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Russia: Sanctions 'will not achieve their goal'

The U.S. and EU sanctions imposed against Russia over the conflict in eastern Ukraine will "not achieve their goal," Russian Foreign Minister Sergei Lavrov said.

Speaking to reporters in Moscow, Mr Lavrov said the sanctions may result in Russia becoming more economically independent.

"(Sanctions) simply cannot achieve (their aim) ... I assure you, we will overcome any difficulties that may arise in certain areas of the economy, and maybe we will become more independent and more confident in our own strength.

– Sergei Lavrov, Russian Foreign Minister

Read: Experts cancel MH17 site visit over disputed security threat

EU pushes sanctions against top Russian officials

The European Union has imposed new sanctions against 15 people, including high-profile Russian officials, amid the worsening crisis in eastern Ukraine.

The list includes Russia's Deputy Prime Minister Dmitry Kozak and the chief of staff of Russia's armed forces Igor Sergun.

The sanctions are also targeting several separatist leaders.


Russia to impose 'symmetrical sanctions' on EU and US

Russia will impose symmetrical sanctions if the United States and European Union impose their own, Russia's Deputy Economy Minister Alexei Likhachev said.

He also said the ministry hoped that any sanctions would be political not economic.

"One would like to wish that if the European Union decides to impose any sanctions they will not restrain business cooperation," Likhachev said.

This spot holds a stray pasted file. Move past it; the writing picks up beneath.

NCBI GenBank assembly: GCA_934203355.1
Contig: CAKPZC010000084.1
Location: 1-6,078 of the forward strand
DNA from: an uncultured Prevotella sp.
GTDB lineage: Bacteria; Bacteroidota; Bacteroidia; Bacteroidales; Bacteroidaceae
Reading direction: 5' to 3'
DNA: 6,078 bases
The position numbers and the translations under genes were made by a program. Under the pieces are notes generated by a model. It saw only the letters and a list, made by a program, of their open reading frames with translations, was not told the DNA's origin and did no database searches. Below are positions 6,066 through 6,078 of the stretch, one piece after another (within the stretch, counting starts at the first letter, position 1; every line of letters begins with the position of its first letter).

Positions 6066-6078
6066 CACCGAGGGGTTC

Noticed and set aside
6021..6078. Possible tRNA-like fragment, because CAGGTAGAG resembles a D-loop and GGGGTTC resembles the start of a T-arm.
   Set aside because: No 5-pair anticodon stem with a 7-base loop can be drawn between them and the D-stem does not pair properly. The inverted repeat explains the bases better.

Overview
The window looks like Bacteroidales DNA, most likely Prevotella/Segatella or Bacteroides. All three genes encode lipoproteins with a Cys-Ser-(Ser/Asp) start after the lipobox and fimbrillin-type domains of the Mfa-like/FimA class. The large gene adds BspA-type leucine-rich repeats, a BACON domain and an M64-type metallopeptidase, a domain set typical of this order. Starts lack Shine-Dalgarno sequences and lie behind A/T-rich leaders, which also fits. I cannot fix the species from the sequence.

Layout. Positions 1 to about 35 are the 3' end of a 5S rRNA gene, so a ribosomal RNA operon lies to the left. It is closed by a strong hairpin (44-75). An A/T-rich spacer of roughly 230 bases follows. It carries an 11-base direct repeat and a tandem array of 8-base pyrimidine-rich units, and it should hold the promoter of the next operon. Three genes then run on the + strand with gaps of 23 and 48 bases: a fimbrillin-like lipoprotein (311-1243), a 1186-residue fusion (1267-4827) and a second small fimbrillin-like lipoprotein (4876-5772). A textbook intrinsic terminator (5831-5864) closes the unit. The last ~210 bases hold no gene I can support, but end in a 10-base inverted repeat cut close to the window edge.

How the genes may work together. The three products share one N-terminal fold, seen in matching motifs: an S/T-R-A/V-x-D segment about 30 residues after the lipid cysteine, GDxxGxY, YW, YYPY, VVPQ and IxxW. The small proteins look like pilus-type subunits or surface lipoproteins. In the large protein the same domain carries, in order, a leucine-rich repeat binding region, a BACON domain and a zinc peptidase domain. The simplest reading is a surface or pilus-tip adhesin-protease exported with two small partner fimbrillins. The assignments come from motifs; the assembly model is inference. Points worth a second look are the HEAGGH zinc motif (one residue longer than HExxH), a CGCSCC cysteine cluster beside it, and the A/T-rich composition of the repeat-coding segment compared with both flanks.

The US has imposed a visa ban on certain individuals and the EU announced a three-stage sanctions process against Russia last week.

The Organisation for Economic Development said it would "postpone activities related to Russia's accession" and strengthen cooperation with Ukraine.

Read: Would sanctions on Russia help to end the Ukraine crisis?

North Korea 'circumventing' UN sanctions

North Korea has developed sophisticated countermeasures to circumvent UN sanctions, including the suspected use of its embassies to facilitate the illegal trade in weapons, according to a United Nations report.

North Korean leader Kim Jong Un visits the Kim Il Sung University of Politics. Credit: Reuters

North Korean embassies in Cuba and Singapore were suspected by the eight member UN panel of experts of facilitating the country's banned arms trade, including a shipment of fighter jets and missile parts that were seized in Panama last July.

The report also pointed to the use of more developed financial countermeasures used to mask the purchase of both banned and permitted goods.


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